In considering a budget for fiscal 2010, the Tucson City Council stood at Morton’s Fork — raise taxes and fees or cut programs and services and lay off staff to balance the city budget.
Last week, it chose the former. Was it the correct choice? Probably not.
Councilman Steve Leal said at Tuesday’s meeting that the community should be “proud” of the council’s decision.
What’s to be proud of? They raised regressive taxes on electricity and water, essential services that will hit the poorest the hardest. They made using the phone, which these days is an essential service, more expensive. Shouting 911 when you’re being robbed is unlikely to bring a cop. And they made public transportation more costly, which also is a brutal blow to the poor who are the biggest users of public transportation, some because they have no choice.
The council avoided a renter’s tax, but ironically, that would have been a more stable income source than taxes on utilities. Power, water, phone and bus users have the power to make the tax increases moot by using less power, water, phone and bus services.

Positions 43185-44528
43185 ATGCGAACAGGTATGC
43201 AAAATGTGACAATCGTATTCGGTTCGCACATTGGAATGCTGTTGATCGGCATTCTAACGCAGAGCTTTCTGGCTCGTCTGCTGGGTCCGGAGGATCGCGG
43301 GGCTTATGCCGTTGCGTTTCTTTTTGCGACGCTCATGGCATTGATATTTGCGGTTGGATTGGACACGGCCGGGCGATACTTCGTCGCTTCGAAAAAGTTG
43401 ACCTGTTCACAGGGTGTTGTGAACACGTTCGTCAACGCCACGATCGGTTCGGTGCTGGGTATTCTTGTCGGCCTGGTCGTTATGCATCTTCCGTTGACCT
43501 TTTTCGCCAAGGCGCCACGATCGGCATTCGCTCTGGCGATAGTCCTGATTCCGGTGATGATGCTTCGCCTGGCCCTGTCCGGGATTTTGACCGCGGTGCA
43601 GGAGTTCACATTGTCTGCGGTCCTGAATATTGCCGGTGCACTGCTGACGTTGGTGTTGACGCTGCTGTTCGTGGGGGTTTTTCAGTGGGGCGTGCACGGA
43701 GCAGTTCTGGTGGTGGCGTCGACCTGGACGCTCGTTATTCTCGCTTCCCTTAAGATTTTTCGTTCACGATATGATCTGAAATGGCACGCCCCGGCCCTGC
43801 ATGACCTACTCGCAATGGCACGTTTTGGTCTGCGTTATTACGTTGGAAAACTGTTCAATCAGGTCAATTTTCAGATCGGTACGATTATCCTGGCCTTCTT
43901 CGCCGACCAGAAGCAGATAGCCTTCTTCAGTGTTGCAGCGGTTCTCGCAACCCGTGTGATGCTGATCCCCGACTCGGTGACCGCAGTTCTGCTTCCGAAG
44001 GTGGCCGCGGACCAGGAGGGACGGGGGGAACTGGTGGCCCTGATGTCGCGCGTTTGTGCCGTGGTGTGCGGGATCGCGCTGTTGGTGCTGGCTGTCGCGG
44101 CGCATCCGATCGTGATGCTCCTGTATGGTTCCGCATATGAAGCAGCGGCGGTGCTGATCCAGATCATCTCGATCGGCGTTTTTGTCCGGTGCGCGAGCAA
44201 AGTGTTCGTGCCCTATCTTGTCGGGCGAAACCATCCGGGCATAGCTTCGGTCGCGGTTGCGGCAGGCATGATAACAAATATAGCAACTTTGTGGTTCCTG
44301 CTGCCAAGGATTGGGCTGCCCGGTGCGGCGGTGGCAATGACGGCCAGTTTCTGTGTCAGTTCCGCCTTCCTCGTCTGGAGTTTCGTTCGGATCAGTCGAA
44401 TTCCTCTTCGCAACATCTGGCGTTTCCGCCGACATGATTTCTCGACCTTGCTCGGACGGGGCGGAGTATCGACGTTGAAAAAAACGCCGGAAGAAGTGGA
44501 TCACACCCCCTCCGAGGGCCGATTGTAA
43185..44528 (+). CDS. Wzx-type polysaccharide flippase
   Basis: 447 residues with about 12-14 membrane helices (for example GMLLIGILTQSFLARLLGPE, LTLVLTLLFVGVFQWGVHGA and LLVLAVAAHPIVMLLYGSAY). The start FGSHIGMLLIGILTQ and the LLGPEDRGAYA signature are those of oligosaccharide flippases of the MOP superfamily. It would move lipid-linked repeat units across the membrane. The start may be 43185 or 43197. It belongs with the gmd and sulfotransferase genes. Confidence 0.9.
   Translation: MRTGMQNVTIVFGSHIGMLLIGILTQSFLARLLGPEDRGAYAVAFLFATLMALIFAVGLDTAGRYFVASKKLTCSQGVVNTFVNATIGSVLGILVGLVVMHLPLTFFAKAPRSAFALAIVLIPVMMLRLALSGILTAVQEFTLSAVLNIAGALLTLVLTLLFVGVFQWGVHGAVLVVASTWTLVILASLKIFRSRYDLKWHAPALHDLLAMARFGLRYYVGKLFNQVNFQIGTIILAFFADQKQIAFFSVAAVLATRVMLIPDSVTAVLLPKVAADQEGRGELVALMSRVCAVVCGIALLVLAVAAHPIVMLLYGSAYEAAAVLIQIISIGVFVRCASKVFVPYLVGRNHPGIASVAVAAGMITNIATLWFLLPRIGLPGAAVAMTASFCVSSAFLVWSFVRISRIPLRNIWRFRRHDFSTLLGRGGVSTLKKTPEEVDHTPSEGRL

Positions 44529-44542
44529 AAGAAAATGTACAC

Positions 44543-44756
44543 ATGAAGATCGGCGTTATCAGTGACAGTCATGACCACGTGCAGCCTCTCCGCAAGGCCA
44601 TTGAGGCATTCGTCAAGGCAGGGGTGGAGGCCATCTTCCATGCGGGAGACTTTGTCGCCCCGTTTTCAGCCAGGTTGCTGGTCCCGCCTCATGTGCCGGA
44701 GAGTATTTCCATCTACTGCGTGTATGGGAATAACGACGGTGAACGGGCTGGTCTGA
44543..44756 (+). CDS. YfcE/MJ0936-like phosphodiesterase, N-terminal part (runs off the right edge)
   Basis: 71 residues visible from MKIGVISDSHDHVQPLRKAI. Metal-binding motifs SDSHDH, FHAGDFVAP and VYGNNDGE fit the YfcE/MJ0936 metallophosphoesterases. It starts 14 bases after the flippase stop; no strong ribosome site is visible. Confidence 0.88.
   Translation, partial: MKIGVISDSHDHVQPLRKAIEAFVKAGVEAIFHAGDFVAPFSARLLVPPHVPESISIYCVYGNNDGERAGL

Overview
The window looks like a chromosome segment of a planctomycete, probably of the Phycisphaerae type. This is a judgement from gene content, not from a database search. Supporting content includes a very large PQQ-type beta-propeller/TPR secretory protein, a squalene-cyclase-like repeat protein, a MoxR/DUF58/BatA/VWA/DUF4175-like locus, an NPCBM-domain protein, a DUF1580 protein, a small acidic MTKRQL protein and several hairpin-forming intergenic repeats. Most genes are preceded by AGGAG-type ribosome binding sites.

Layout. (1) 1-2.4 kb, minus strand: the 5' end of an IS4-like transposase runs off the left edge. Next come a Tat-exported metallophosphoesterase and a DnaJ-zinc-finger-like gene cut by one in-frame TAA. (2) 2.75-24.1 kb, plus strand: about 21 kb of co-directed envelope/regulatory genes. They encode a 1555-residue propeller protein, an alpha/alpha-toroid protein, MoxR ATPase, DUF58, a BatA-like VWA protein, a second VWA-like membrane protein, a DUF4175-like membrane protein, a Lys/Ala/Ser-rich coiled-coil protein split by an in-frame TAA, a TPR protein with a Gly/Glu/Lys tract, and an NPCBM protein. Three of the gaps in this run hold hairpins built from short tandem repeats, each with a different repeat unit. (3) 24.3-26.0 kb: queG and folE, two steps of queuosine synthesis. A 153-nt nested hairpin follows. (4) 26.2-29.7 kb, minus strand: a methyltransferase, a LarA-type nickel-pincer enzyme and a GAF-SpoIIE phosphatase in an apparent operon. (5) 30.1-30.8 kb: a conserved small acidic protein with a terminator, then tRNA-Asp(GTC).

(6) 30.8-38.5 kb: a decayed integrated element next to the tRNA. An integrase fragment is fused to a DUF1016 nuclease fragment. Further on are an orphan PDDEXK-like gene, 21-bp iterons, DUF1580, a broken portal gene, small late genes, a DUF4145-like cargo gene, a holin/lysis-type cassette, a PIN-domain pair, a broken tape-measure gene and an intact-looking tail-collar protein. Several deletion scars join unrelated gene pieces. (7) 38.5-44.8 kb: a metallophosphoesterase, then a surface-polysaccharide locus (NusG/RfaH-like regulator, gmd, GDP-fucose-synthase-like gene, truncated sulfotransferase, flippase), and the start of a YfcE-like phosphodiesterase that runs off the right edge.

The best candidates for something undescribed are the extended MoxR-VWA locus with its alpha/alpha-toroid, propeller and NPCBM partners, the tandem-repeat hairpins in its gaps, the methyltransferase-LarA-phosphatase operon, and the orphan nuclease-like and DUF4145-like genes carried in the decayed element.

The city got into this mess by recklessly adding staff, services and programs during the 2002-2007 economic boom that filled the city’s coffers with sales taxes.
Sales taxes rise and fall with the economic tide. Now that the tide has ebbed considerably, the city is stuck with perennial programs that rely on that fickle income.
The council should have adjusted the cost of next year’s city government to meet the expected amount of tax income next year without a tax increase.
The pain of layoffs would have been acute and limited to a few hundred people. Instead, they made the pain chronic and spread it among hundreds of thousands, disproportionately affecting those with the least ability to pay.
Chances of changing the council’s collective mind are slim. The council is expected to set its budget spending limit at Tuesday’s meeting and pass the budget June 9.
So the key now is for voters in the November election and beyond to insist on fiscal sanity when the sales-tax tide comes back in with an improved economy. If the economy returns to somewhere near 2006 levels, the city will again be flush with sales taxes, but it also will have the extra income from the increased utility and excise taxes it intends to impose July 1.
What will the city do with all that money? Give it back to taxpayers by repealing the tax increases? Sock it away for the next recession? Spend it?
The smart choice is a combination of the first two. The third? Well, what’s the opposite of smart.